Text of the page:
Kryptowire, a security firm, recently identified several models of Android mobile devices that have preinstalled permanent software that serves as backdoor collecting sensitive personal data, including text messages, geolocations, contact lists, call logs, and transmits them to a server in Shanghai, China.
Without users’ consent, the code can bypass Android’s permission model. This could allow anyone interested in a mobile user’s data — from government officials to malicious hackers — to execute remote commands with system privileges and even reprogram the devices.
The firmware was developed by Chinese company Shanghai ADUPS Technology Company. ADUPS confirmed the report with a bollox statement claiming that it was somehow to do with identifying junk texts.
Kryptowire’s research reveals that the collected information was protected with multiple layers of encryption and then transmitted over secure web protocols to a server located in Shanghai. The data transmission occurred every 72 hours for text messages and call log information, and every 24 hours for other personally identifiable information.
ADUPS also explained that the “accustomed” firmware was ‘accidentally’ built into 120,000 mobile products of one American phone manufacturer, BLU Products. After BLU raised the issue, ADUPS explained that the software was not designed for American phones and deactivated the program on Blu phones.
The news has been widely reported in foreign media as ADUPS is among the largest FOTA (firmware over the air) providers in the world. The company provides a cloud platform for mobile device management to over 700 million active users in 200 countries, which is equivalent to 70% of the global market share as it works closely with the world largest cheap mobile phone manufacturers ZTE and Huawei, both of which are based in China. In 2015 alone, Huawei sold more than 100 million smartphones.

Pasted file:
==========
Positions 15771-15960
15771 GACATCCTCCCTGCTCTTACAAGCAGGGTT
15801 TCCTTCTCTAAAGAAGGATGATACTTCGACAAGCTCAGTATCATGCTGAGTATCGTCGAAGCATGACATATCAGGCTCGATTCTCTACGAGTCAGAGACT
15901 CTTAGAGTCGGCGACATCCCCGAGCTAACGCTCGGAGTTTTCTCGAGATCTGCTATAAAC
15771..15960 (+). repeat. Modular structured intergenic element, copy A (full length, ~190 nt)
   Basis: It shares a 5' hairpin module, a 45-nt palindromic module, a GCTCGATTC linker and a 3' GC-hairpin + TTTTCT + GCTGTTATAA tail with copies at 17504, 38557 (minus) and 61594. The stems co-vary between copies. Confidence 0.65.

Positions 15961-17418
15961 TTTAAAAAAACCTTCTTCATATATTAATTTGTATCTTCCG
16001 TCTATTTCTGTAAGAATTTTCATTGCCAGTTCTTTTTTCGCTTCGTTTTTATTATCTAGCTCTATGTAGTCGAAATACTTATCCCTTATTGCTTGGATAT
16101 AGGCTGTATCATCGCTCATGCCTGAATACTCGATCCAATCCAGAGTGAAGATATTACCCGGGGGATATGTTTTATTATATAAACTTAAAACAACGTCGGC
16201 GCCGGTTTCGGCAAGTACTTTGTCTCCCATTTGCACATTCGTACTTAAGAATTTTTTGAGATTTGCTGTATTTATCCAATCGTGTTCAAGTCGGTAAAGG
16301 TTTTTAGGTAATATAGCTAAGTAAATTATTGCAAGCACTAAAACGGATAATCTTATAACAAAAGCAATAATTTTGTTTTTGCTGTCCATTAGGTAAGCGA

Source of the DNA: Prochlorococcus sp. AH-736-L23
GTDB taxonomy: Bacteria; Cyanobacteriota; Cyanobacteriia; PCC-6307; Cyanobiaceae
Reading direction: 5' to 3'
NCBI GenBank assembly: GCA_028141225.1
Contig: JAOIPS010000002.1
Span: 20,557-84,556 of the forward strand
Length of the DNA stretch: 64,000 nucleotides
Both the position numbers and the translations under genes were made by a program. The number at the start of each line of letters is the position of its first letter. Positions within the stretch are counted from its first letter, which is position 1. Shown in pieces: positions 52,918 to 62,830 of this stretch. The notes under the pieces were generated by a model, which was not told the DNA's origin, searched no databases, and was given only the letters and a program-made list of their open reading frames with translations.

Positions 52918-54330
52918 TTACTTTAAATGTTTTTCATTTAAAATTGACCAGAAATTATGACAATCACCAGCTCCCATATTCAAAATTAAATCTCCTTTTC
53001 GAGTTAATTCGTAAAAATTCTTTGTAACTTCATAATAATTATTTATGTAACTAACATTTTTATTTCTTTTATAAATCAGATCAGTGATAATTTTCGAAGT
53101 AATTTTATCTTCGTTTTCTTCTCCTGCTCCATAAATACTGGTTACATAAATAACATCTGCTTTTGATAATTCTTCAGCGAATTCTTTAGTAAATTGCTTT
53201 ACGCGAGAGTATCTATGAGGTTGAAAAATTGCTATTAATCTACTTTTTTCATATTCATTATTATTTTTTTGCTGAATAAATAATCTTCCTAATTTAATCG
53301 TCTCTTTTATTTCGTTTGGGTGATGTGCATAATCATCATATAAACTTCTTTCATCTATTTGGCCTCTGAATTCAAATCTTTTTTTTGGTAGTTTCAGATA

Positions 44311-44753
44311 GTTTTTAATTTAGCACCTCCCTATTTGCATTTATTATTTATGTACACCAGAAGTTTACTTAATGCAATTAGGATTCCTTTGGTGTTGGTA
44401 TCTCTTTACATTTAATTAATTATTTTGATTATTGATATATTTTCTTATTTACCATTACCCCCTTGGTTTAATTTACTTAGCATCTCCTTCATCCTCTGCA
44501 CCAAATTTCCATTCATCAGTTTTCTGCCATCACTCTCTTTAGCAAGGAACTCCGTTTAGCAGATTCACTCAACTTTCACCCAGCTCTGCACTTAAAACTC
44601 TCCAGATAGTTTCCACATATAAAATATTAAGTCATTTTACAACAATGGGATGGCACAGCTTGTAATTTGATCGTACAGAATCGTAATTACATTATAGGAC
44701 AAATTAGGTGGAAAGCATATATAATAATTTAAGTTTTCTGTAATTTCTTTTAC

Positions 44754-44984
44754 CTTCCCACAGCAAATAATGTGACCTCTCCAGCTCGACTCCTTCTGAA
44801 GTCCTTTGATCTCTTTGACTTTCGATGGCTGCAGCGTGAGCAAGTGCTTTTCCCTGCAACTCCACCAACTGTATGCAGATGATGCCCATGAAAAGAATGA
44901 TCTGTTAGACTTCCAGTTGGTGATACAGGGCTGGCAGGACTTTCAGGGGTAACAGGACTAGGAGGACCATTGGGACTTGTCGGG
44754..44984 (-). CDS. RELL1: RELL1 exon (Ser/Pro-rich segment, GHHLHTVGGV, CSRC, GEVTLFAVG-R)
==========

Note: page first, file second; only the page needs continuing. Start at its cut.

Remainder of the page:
Chinese netizens have not been surprised by the news. Reports about spyware preinstalled in Chinese mobile brands have circulated for many years among mainland and overseas Chinese speaking-communities. In 2014, Hong Kong Android Magazine reported that Xiaomi’s smartphones designed for overseas markets were automatically connecting to an IP in Beijing and that all documents, SMS and phone logs, and video files downloaded were being transmitted to a Beijing server.
In 2015, Germany-based security company G-Data also found out that at least 26 Android mobile brands had preinstalled spyware in their smartphones. The three biggest Chinese smartphone manufacturers, Xiaomi, Huawei and Lenovo were all listed.
China’s newly passed Cybersecurity Law has provided legal ground for the smartphone’s backdoor operation. The law requires “critical information infrastructure operators” to store users’ “personal information and other important business data” in China.
In response to the news, many Chinese netizens are pointing out the abusive use of personal data and government surveillance has become the norm.